Silicon soul: The vain dream of electronic immortality

Our bodies set some requirements for what it would mean to upload our brains. Nicolas Rougier, Author provided

In just over 30 years, humans will be able to upload their entire minds to computers and become digitally immortal. – Ray Kurzweil, Global Futures 2045 International Congress (2013)

Without even considering the ethical, philosophical, social or legal scope of such a statement, it’s important to consider if it actually makes any sense. To try to give an educated guess, we have to move away from computer science and look at what biology and neuroscience can teach us.

The sensible world

In his book Being There: Putting Brain, Body and World Together Again, Andy Clark explains that:

The biological mind is, first and foremost, an organ for controlling the biological body. Minds make motions, and they must make them fast – before the predator catches you, or before your prey gets away from you. Minds are not disembodied logical reasoning devices.

To better understand this assertion, it’s essential to know that our bodies are literally covered with sensors – chemical, mechanical, visual, thermal, proprioceptive (perception of the body), noniceptive (perception of pain). All of them inform the brain about the outside world (exteroception) and the inner world (interoception), allowing it to regulate the body. The majority of our brain is actually dedicated to the processing of sensory information, and the largest part of that is devoted to visual information, occupying the entire occipital lobe and large parts of the temporal and parietal lobes. We are mostly visual beings who, incidentally, think.

If someone wants to “upload his entire mind to a computer,” the problem of sensors must be solved. A quick and dirty solution could be to not worry about them and just pretend that all sensory neurons would remain silent forever. However, 50 years ago, Donald O. Hebb conducted a series of experiments to study the effects of sensory deprivation. He generously paid students to recline 24/7, taking care to deprive them of most of their senses using glasses, helmets, gloves and so on. The majority of the students abandoned the experiment after two or three days because they were no longer able to develop coherent thoughts and began to suffer from auditory and visual hallucinations. The experiences evoked considerable interest from the CIA (which financed the original study) and they later “improved” the process up to the point where it was transformed into an instrument of psychological torture.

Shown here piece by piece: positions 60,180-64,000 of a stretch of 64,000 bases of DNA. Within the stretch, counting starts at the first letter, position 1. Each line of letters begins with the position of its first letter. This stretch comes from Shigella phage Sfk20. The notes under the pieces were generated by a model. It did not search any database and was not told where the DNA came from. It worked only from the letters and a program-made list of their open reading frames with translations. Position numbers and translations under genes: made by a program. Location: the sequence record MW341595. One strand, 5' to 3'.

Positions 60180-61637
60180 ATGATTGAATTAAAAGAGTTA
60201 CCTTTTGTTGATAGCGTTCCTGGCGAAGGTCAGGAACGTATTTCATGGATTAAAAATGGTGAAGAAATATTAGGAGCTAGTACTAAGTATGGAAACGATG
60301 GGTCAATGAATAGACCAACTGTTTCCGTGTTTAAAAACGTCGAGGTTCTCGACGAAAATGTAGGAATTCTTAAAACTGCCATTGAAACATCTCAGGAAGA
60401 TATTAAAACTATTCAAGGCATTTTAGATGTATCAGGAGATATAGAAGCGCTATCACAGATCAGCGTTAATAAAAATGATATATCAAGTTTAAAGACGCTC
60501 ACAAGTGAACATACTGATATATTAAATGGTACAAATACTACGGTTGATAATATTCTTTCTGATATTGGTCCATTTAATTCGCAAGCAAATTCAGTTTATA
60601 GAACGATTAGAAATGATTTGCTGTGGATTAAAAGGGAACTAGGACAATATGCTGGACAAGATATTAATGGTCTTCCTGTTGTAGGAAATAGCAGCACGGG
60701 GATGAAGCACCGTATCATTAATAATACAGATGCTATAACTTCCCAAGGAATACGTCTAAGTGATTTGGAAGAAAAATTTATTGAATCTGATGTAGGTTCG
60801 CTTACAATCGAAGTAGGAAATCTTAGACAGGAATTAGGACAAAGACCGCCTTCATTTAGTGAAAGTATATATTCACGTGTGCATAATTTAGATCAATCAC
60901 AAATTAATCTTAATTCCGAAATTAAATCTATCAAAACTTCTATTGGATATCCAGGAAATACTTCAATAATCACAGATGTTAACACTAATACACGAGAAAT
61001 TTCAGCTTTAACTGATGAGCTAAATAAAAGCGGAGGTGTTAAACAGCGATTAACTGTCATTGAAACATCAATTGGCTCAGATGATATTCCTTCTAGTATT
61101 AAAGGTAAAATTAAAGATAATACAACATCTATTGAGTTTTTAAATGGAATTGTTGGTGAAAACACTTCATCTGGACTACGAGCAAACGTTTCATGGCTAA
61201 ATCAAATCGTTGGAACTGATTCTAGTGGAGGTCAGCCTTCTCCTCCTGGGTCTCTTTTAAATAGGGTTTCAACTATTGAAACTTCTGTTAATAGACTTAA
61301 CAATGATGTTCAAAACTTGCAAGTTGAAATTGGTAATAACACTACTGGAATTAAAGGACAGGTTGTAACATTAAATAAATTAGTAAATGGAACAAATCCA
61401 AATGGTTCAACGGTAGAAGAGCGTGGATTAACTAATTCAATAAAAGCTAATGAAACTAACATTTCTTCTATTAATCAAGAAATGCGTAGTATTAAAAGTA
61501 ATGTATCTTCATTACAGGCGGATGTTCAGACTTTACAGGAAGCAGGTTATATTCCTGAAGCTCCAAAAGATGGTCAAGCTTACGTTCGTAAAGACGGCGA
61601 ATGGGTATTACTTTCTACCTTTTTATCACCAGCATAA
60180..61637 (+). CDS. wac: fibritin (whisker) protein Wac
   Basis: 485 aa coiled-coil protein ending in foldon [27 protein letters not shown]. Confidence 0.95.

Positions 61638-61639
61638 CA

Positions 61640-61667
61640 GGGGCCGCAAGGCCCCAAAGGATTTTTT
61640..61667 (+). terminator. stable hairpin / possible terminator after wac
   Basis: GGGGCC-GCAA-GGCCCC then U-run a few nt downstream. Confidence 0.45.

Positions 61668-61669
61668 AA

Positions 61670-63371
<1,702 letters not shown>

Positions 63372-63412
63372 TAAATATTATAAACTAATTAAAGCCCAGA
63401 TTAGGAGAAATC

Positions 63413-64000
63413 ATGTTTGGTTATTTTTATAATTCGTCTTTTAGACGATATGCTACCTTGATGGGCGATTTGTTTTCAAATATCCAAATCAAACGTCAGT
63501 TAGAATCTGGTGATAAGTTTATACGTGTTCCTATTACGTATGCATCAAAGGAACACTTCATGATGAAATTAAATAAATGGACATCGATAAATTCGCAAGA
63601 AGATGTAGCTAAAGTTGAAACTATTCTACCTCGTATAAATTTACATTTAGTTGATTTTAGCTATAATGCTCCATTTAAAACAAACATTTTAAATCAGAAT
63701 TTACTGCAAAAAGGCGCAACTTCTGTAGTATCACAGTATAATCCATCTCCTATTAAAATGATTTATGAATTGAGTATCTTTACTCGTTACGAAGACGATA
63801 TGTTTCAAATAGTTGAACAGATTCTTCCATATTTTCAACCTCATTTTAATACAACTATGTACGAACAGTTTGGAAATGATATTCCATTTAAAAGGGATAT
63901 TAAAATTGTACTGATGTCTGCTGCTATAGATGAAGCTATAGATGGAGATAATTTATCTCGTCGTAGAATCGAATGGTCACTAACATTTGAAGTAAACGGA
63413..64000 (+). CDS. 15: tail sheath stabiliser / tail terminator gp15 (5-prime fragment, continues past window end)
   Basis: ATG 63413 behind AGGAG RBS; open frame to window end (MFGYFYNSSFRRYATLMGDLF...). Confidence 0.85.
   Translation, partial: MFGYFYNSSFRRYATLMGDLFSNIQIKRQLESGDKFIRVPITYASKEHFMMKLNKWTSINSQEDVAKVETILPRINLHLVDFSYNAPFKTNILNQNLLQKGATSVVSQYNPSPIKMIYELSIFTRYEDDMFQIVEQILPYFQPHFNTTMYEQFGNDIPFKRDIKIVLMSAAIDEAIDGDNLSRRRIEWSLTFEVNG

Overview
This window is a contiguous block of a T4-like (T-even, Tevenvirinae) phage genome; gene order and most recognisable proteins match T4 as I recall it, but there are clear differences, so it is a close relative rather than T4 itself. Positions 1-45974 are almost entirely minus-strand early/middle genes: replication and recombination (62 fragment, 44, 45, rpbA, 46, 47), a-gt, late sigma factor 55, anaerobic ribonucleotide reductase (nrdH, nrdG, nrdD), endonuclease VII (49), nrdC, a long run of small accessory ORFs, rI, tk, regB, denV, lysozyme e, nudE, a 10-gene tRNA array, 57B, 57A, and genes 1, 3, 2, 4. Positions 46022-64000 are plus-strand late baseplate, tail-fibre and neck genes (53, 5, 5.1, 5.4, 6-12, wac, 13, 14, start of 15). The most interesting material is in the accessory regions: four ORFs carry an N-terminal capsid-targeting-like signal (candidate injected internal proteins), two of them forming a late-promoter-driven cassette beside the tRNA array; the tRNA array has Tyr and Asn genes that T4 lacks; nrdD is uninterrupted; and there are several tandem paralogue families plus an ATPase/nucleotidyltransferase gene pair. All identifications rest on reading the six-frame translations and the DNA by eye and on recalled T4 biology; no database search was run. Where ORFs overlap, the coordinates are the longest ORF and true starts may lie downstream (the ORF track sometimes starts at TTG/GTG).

The body electric

Consequently, if we want to “upload our brain” without going insane, it’s imperative for the uploaded brain to be connected to an artificial body that can perceive the outside world and act on it. But what kind of artificial body do we have today? Robotic bodies where retinas are replaced by cameras and muscles by motors? To some extent, yes, but this solution would be only a pale replica, far from the complexity and intelligence of the human body, as nicely explained by Rolf Pfeiffer and Josh Bongard’s book How the Body Shapes the Way We Think.

During childhood, a brain learns through experience to control its body and to leverage its specifics. For example, consider the fingertips, which are sufficiently soft and sensitive that we can easily grasp small objects. There’s no need for the brain to send a precise command – the intelligence is in the body itself. Imagine trying to do the same thing with thimbles over each finger, and you will understand how your body automatically solves a number of problems all by itself.

Diagram of the retina, in its sensory complexity. Cajal, CC BY-SA

What about the artificial eyes we’d need? Even though high-resolution cameras now exist, the eyes we’re born with each have approximately five million cones and 100 millions rods, plus the various “preprocessing” stages, from the horizontal, bipolar, amacrine and ganglion cells. We are indeed very far from being able to reproduce a full artificial retina, even though some amazing research in Paris has succeeded in helping the vision-impaired see again.

As a first step, we could therefore use those simplified robotic bodies with their reduced sensory and motor skills. Would it affect our minds? Yes. Our cognition depends on the interactions we have with the world, and this interaction is conveyed by both our perceptions and our actions. If you change them, you also change the sensory experience of the world as well as its underlying logic. Cognition is embodied.

We further explore this question in the second part of this article.

This article was originally published in French